I am using the word Rus as shorthand to describe collectively Ukraine (the heart of ‘Old Rus’), Belarus (‘White Rus’) and of course Russia itself. I have extended Old Rus (Stary Rus) to include modern Ukraine in the south, because we are not in the 13th century any more, and peoples and borders shift. For pragmatic reasons that includes Crimea, even though it was not historically part of Rus.
Rus is at the moment a particularly loaded word, during the confrontation between Ukraine and Russia, because it is an idea that is being used by Putin's Russia to imply some kind of claim over Ukraine. Ukraine is a separate country, with its own traditions and aspirations and I am using the word Rus only as a convenient shorthand to describe collectively the three countries of Ukraine, Russia and Belarus and to explore their common heritage, as well as their very important differences. But Rus does not exist any more, certainly not as a nation-state.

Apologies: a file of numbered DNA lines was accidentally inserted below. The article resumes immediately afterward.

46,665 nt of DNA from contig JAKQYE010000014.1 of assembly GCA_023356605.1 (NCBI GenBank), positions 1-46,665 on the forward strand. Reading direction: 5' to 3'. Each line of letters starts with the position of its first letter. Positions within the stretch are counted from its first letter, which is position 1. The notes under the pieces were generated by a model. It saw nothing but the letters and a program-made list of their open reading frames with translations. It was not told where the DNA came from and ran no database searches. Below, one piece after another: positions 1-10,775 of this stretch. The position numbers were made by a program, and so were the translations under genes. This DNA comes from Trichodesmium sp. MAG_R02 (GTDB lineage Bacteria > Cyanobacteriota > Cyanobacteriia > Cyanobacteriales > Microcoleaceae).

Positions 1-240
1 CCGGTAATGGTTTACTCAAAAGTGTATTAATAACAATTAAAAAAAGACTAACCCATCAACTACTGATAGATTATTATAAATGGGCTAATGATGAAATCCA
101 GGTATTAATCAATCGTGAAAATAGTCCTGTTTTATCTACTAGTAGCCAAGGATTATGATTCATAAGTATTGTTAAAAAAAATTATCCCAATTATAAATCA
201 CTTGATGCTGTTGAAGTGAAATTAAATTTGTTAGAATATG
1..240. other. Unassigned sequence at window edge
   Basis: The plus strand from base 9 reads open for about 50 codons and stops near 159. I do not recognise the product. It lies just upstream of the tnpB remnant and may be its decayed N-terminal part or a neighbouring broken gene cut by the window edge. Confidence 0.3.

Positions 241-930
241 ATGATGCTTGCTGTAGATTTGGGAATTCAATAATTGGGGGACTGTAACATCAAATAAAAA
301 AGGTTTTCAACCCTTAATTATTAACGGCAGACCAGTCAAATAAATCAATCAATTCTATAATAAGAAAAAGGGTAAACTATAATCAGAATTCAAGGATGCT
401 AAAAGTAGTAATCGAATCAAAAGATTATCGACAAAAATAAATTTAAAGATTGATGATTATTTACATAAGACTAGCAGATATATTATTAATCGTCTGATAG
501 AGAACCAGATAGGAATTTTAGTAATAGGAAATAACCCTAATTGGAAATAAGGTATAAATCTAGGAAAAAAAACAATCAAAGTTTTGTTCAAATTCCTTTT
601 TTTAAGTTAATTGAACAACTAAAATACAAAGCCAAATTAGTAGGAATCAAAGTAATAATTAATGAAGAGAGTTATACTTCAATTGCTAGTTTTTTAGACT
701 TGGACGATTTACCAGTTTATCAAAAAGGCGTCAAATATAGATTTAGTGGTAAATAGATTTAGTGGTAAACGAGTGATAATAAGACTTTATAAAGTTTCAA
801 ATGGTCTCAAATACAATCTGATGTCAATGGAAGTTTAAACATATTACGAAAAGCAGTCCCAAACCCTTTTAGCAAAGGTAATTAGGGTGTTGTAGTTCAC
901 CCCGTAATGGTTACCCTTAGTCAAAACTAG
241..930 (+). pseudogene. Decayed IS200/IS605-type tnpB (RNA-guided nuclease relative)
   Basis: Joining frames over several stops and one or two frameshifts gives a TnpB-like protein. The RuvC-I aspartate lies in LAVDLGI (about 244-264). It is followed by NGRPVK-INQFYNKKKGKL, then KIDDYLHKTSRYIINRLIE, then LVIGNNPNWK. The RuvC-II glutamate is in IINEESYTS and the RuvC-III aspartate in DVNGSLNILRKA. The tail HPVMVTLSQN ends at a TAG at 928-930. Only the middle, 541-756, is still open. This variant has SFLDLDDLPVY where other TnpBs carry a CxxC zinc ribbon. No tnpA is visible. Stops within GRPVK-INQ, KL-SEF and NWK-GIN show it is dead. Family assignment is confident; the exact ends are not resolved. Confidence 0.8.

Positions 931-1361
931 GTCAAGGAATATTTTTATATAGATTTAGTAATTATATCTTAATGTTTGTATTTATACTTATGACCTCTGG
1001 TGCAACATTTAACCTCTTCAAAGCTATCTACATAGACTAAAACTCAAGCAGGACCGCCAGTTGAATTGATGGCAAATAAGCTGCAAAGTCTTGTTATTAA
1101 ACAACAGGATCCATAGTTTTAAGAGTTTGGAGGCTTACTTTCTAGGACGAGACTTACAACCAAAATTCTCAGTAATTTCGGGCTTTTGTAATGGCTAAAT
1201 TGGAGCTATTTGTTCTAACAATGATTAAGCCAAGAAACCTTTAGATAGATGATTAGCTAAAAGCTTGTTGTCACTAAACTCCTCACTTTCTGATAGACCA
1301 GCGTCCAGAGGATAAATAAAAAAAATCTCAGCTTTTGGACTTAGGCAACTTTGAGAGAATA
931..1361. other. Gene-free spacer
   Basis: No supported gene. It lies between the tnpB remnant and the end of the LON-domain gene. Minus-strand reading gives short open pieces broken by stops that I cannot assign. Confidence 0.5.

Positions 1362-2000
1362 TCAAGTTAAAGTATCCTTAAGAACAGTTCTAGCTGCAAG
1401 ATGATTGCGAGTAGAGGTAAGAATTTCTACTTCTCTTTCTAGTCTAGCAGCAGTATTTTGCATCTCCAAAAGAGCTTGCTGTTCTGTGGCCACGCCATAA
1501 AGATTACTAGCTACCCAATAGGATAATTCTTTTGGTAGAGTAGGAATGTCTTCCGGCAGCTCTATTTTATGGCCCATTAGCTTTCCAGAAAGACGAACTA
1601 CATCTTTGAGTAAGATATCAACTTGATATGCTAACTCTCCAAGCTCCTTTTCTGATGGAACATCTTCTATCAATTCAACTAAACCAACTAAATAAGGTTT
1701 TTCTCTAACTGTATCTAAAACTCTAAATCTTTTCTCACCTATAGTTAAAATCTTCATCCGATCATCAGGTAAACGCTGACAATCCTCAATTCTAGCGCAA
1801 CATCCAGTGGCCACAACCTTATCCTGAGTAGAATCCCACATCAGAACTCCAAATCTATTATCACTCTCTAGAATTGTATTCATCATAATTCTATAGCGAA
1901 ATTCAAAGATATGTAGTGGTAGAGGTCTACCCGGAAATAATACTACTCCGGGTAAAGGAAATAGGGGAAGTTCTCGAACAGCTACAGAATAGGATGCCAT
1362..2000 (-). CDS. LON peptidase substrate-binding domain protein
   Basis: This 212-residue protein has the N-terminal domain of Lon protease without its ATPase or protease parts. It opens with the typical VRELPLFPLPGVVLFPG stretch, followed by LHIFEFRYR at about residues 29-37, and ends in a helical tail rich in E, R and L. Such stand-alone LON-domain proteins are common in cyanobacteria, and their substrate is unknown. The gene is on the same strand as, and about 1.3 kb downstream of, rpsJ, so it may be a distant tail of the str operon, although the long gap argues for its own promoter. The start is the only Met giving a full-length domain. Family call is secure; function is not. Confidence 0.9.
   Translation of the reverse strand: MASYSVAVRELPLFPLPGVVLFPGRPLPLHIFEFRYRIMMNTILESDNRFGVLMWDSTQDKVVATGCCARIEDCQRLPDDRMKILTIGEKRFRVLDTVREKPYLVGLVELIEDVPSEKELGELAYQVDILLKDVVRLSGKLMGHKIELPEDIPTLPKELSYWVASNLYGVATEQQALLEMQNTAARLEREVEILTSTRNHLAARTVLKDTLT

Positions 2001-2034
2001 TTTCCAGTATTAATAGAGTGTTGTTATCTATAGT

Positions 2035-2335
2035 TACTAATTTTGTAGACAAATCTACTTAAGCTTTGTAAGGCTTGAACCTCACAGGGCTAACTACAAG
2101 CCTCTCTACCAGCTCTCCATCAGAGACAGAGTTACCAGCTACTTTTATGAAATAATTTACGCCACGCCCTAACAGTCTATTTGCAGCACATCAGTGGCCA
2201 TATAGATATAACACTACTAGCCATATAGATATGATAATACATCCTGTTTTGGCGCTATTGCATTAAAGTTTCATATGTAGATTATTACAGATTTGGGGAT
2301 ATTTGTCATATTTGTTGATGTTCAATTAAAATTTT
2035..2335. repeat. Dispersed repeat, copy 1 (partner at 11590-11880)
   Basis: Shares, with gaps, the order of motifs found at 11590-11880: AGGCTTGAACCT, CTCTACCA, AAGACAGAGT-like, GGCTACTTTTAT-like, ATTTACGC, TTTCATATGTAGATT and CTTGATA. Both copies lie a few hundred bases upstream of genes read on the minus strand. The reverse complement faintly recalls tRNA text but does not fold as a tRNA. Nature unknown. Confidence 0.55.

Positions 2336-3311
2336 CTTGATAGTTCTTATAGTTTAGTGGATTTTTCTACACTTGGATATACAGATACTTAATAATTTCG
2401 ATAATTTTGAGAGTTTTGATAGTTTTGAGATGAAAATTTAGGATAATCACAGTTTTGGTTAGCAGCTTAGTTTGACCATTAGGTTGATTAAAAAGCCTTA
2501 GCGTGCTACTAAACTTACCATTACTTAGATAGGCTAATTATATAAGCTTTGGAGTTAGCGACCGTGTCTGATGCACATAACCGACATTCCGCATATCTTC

The ethnic, political and historical make-up of the region is complex. Many of the writers we think of as the well known 'Russian' writers are actually Ukrainian, like Gogol, Bulgakov, Grossman, and Nadezhda Mandelstam all of whom I refer to extensively in my essays. And aside from Russians and Ukrainians, there were the Poles, the Tartars, the Jews, the Circassians, the Greeks and Scythian descendants and many other nationalities, all of whom help to define the region today. Nowhere is this more so than in Crimea, which until their deportation during the Russian empire belonged above all to the Tartars, but was an unprecedented crossroads for different nationalities.